Ballantine Book Published by The Random House Publishing Group Sale of this book without a front cover may be unauthorized. If this book is coverless, it may have been reported to the publisher as "unsold and destroyed" and neither the author nor the publisher may have received payment for it. Copyright © 1997 by Kenneth S. Cohen Foreword copyright © 1997 by Larry Dossey, M.D. All rights reserved under International and Pan-American Copyright Conventions. Published in the United States by Ballantine Books, an imprint of The Random House Publishing Group, a division of Random House, Inc., New York, and simultaneously in Canada by Random House of Canada Limited, Toronto. Ballantine and colophon are registered trademarks of Random House, Inc. www.ballantinebooks.com Library of Congress Catalog Card Number: 98-96946 ISBN 0-345-42109-4 Manufactured in the United States of America Cover design by Jennifer Blanc Illustrations by Bonnie ]. Curnock First Hardcover Edition: April 1997 First Trade Paperback Edition: March 1999 9 10
To my teachers and colleagues. And to my continuing teachers: my students.
The faith in the order of nature which has made possible the growth of science is a particular example of a deeper faith. This faith cannot be justified by any inductive generalisation* It springs from direct inspection of the nature of things as disclosed in our immediate present experience. ...To experience this faith is to know that in being ourselves we are more than ourselves: to know that our experience, dim and fragmentary as it is, yet sounds the utmost depths of reality.... —ALFRED NORTH WHITEHEAD SCIENCE AND THE MODERN WORLD
Contents Acknowledgments xi Foreword by Larry Dossey, M.D. xiv The Pronunciation of Chinese Words xvii SECTION I: WHAT IS QIGONG? 1. What Is Qigong? 3 2. Roots and Branches: The History of Qigong 12 3. The Three Treasures: A Chinese Model of Body Energy 30 4 Qigong Science: Correlates of Healing Energy 42 5. Does It Really Work? The Experimental Evidence 57 SECTION II: QIGONG BASICS 6. The Time and Place of Practice 79 7. The Posture of Power 86 8. Fang Song Gong: The Art of Relaxation 97 9. Healthy Breathing 111 SECTION III: THE WAY OF HEALING 10. Standing Like a Tree 133 11. Qigong Meditation 148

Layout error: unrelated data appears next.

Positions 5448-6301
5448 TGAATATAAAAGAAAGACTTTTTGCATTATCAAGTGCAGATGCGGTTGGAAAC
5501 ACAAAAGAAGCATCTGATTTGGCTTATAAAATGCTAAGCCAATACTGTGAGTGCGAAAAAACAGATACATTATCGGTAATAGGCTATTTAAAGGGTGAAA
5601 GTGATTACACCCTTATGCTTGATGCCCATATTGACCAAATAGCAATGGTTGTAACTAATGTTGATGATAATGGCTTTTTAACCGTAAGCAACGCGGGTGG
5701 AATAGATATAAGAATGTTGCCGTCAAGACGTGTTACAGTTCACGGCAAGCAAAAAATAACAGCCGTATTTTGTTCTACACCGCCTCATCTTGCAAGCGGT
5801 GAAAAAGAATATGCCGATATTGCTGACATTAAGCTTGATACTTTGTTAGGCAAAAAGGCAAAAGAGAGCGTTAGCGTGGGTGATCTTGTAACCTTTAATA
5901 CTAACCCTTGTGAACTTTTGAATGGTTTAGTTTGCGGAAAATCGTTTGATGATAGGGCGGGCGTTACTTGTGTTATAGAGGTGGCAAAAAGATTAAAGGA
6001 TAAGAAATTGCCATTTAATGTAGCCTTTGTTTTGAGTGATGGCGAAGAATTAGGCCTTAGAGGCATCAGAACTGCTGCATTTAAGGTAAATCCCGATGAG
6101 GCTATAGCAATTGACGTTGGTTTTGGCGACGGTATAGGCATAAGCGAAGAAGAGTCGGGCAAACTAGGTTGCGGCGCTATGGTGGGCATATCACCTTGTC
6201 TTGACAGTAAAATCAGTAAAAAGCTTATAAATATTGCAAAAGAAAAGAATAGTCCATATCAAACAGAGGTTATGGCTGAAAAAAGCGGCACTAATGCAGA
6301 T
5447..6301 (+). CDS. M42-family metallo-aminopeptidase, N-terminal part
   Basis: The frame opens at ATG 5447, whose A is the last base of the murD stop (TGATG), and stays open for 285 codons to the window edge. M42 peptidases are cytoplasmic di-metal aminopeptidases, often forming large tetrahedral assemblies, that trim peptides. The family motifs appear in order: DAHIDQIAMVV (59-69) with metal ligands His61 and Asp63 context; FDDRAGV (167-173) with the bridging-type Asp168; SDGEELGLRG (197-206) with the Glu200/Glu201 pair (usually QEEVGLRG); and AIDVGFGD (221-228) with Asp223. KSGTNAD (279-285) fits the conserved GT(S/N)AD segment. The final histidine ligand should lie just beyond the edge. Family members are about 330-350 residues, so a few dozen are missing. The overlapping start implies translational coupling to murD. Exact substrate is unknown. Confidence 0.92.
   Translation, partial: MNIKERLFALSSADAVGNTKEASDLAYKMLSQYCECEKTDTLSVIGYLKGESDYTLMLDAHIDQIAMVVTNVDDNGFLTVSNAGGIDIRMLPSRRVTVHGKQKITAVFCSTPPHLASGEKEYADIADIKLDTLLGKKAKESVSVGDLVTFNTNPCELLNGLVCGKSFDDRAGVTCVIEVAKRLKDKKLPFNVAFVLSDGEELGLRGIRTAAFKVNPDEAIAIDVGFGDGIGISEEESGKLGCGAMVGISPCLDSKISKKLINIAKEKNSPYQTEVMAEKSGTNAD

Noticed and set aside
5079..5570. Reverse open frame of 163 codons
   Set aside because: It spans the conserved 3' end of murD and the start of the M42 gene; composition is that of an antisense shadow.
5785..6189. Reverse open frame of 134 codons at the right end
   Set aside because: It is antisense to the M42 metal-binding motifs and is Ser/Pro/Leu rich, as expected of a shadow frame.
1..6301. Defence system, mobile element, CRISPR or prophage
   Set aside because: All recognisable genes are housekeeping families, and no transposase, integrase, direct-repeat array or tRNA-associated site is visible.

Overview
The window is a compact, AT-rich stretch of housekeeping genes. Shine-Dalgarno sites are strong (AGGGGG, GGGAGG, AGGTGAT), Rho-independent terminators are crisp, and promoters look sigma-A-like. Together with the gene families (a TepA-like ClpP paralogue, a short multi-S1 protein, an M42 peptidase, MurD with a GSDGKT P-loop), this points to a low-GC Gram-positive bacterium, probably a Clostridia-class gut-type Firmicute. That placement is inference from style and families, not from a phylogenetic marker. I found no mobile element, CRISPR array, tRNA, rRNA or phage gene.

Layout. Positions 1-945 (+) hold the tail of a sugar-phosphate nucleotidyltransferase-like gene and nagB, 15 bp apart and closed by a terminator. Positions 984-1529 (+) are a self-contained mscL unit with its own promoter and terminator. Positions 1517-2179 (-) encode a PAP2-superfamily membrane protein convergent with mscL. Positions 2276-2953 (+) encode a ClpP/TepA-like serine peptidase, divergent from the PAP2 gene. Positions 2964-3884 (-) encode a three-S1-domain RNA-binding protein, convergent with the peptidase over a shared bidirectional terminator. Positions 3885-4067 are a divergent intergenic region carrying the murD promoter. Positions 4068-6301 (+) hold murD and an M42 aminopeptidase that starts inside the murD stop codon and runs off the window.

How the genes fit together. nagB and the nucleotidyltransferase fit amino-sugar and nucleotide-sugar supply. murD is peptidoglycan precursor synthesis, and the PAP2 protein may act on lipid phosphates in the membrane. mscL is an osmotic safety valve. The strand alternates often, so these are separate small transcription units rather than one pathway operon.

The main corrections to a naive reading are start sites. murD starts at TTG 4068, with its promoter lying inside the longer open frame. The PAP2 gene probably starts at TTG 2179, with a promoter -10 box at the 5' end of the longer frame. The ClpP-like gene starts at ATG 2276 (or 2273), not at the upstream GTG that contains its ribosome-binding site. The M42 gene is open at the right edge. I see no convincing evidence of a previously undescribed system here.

Contents 12. Active Qigong 184 13. An-Mo Gong: Self-Healing Massage 219 14. The Energy of the Emotions 223 15. External Qi Healing: Chinese Therapeutic Touch 242 16. The Complete Qigong Workout 265 17. Benefits and Dangers of Qigong 270 SECTION IV: QIGONG LIFESTYLE 18. The Dao of Diet 281 19. Have a Cup of Tea! 308 20. The Art of Clouds and Rain 317 21. Closing the Circle: Signs of Mastery, Signs of Stupidity 333 APPENDICES A. Dates of Chinese Dynasties 341 B. A Technical Note on the Concept "Dan Tian" 342 C. Double-Blind or Double Standard? 345 D. Benefits of Internal Qigong: Experimental Evidence 352 E. Glossary of Common Qigong Terms 354 Notes 362 Qigong Resources 397 Index 412
Acknowledgments I make a deep bow to the teachers who started me on this path with their careful) patient instruction: Qigong and Daoist Master, Dr. Henry K. S. Wong, and Masters William C C. Chen and B. P. Chan. I thank Tom Downes, Ph.D., for first introducing me to Taiji Quan in the late '60s and for standing by me as a friend and colleague. I thank Alan Watts, my dear mentor and friend, for his many lessons, his cosmic laughter, and for the confidence he placed in a young student. It was Alan who pointed me in the direction of Chinese studies and who first encouraged me as a writer. I am also grateful for the opportunity to have studied with the following noted Masters of Qigong or Chinese Martial Arts: Stephen Chang, Adam Hsu, Share K. Lew, Liang Shou-yu, and Tang Ru-kun. Though my course of study with these individuals was brief, their influence was long. I also extend a special Duo xie lao shi, "Thank you so much, teacher" to Chen Style Taiji Quan Master and beloved friend, Madame Gao Fu for sharing her art so generously. Taiji Quan Master T. T. Liang once said, "The best thing about Taiji is Taiji friends." I am so grateful to my Taiji and Qigong friends. I have learned from them, shared with them, as colleagues walking the same trail. Thank you to Masters: Dan Farber, Ken Fish, Paul Gallagher, Nonoy Gallano, S. H. Guan, Ray Hayward, Patricia Leung, Michael Mayer, Tom